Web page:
Within the core banking component of the segment, we experienced low single digit sequential growth in North America and Continental Europe as our clients stabilized and they focused on leveraging a broader range of our services, including some rebound in discretionary projects. This was partially offset by a sequential decline in revenue from two of our UK banking clients that are going through consolidations. We believe that these accounts have now stabilized.

Healthcare performed quite well during the quarter, growing 7.9% sequentially and representing 26.3% of revenues. There were several factors driving the strength in healthcare.

First, pressure on medical cost containment is resulting in increased interest in our data warehousing, business intelligence, and data analytic capabilities as payers seek to better understand the underlying drivers of their medical costs.

Second, clients began assessment work with us to understand the impact of implementation of future industry transaction standards and code sets, in particular, ICD-10 and the 5010 code set.

Third, we had two instances where our clients engaged us to begin modifying their systems to support new end customers with unique requirements not addressed by their current systems.

And finally, many of our newer healthcare clients reached the inflection point for ramping up application management work with us.

Retail manufacturing logistics was also strong, growing 7.6% sequentially and representing over 17% of revenues for the quarter. We are particularly pleased with the strength we are seeing in our retail sector, where many of our clients are early in their transition to global delivery and see the weak economy as a catalyst to accelerate these programs for development and maintenance services as well as business products as outsourcing and IT infrastructure services.

The remaining 13.8% of our revenue came primarily from other service oriented industries of communication, media, and high technology, which grew 5% sequentially.

For the quarter, application management represents 55% of revenues and grew 19% year over year. Application development was 45% of revenues and grew 7% year over year. Both maintenance and development grew 4% sequentially. This is the first time since the fourth quarter of 2007 that we saw development grow at the same pace as maintenance on a sequential basis.

During the quarter, 80% of revenue came from clients in North America. Europe was approximately 18% of the total and just over 2% of the revenue came from the Asia-Pacific, Middle East, and South American markets.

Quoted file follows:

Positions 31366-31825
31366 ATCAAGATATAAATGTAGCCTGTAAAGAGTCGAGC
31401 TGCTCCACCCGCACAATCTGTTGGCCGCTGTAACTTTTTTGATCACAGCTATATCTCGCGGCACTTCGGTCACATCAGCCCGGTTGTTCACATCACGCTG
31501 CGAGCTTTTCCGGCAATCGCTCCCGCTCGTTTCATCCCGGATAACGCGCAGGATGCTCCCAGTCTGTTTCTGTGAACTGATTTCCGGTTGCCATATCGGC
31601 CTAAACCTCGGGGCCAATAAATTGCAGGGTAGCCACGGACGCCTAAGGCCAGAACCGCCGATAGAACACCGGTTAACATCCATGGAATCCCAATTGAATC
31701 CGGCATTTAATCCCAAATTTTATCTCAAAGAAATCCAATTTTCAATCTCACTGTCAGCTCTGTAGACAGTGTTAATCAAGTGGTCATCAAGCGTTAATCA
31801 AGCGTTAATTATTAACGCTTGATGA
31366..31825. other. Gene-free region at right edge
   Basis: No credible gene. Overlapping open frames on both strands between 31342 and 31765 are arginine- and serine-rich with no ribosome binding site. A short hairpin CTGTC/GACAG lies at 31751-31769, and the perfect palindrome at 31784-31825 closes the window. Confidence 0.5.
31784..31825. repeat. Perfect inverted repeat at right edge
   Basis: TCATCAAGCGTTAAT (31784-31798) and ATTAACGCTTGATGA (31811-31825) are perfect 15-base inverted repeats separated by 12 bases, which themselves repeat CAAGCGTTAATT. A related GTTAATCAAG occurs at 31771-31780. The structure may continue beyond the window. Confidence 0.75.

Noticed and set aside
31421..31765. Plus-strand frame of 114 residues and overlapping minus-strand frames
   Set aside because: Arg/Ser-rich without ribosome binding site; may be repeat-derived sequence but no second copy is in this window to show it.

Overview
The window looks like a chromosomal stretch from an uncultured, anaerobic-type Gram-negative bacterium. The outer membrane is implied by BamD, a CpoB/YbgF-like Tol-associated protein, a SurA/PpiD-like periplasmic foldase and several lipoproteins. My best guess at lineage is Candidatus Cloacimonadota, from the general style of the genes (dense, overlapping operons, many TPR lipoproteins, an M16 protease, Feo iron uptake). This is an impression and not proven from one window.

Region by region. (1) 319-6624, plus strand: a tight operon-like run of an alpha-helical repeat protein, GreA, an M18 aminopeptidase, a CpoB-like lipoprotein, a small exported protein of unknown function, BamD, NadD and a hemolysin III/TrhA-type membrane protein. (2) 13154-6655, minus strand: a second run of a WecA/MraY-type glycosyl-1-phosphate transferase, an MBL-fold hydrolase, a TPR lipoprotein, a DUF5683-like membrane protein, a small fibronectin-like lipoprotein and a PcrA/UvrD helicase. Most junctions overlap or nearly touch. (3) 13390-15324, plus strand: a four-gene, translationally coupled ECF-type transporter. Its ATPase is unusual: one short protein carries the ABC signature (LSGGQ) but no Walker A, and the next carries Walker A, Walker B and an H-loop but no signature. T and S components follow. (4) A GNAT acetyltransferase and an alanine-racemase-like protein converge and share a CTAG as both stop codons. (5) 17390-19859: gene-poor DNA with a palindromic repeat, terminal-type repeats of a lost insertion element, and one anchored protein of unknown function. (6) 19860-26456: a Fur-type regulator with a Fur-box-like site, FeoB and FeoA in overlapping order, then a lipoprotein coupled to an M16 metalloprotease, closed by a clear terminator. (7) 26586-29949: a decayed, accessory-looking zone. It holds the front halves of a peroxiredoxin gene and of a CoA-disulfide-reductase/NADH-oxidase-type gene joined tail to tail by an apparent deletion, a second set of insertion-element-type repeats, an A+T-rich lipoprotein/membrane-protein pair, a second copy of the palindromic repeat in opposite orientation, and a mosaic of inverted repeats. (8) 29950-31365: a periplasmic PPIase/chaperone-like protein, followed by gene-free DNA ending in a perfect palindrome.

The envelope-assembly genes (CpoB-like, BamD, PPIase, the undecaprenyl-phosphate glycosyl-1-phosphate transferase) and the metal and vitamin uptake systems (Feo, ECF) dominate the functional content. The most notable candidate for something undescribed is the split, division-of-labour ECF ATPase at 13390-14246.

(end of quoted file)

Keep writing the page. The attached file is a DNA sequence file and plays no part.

Currency movement positively impacted European revenue growth in the second quarter versus Q1 of 2009 by approximately $6 million, due primarily to the strengthening of the British pound and euro since the early part of this year. However, compared to the second quarter of 2008, the movement of the European currencies negatively impacted growth by close to $22 million.

We had a gross addition of 48 new customers during the second quarter. We closed the quarter with 569 active customers, a net increase of 9. During the quarter, the number of accounts, which we considered to be strategic and have the potential to ramp up to at least $5 million to more than $50 million in annual revenue increased by 5. This brings our total number of strategic clients to 134. We are seeing a trend towards our newer strategic customers embracing a wider range of Cognizant's services at an earlier stage in the relationship.

Turning to costs, on a GAAP basis, cost revenues exclusive of depreciation and amortization increased 13.8% for the quarter, as compared to the second quarter of 2008. Second quarter cost of revenues included approximately $3.9 million of stock-based compensation expense as well as $192,000 of stock-based Indian fringe benefit tax expense, which we recovered from employees.

The increase in cost of revenues is primarily due to additional technical staff, both onsite and offshore, required to support our revenue growth. We increased our technical staff by more than 350 during the quarter and by over 4,300 compared to June of 2008. We ended the quarter with approximately 59,800 technical staff.

Second quarter SG&A depreciation and amortization expense was $191.6 million on a GAAP basis, up from $184.9 million in the second quarter of last year. GAAP SG&A expense in the second quarter included approximately $4.4 million of stock-based compensation expense and almost $1.1 million of stock-based Indian fringe benefit taxes.

GAAP operating income for the quarter increased approximately 26.7% to $151.7 million from $119.7 million in the second quarter of 2008 on a non-GAAP basis, which excludes the impact of $8.4 million of stock-based compensation expense and $1.3 million of stock-based Indian fringe benefit tax, operating income in the second quarter was $161.3 million, up 18.6% from last year.

Our GAAP operating margin was 19.5% for the quarter, and our non-GAAP operating margin, which excludes stock-based compensation expense and fringe benefits taxes, was 20.8% for the quarter, slightly above our target range of 19% to 20%.

The margin over performance was driven by stronger than expected revenue in the latter part of the quarter, the higher number of billing days in Q2, our continued improvements in utilization, partially offset by an increase in our variable compensation expense.

The average rate for the Rupee was 48.7 in the second quarter of 2009 versus 49.6 in the first quarter and 41.6 in the second quarter of last year. $90 million of Rupee operating expense cash flow hedges settled during the second quarter at an average rate of 49.2. This resulted in a gain of approximately $2 million, which was recognized in operating expenses.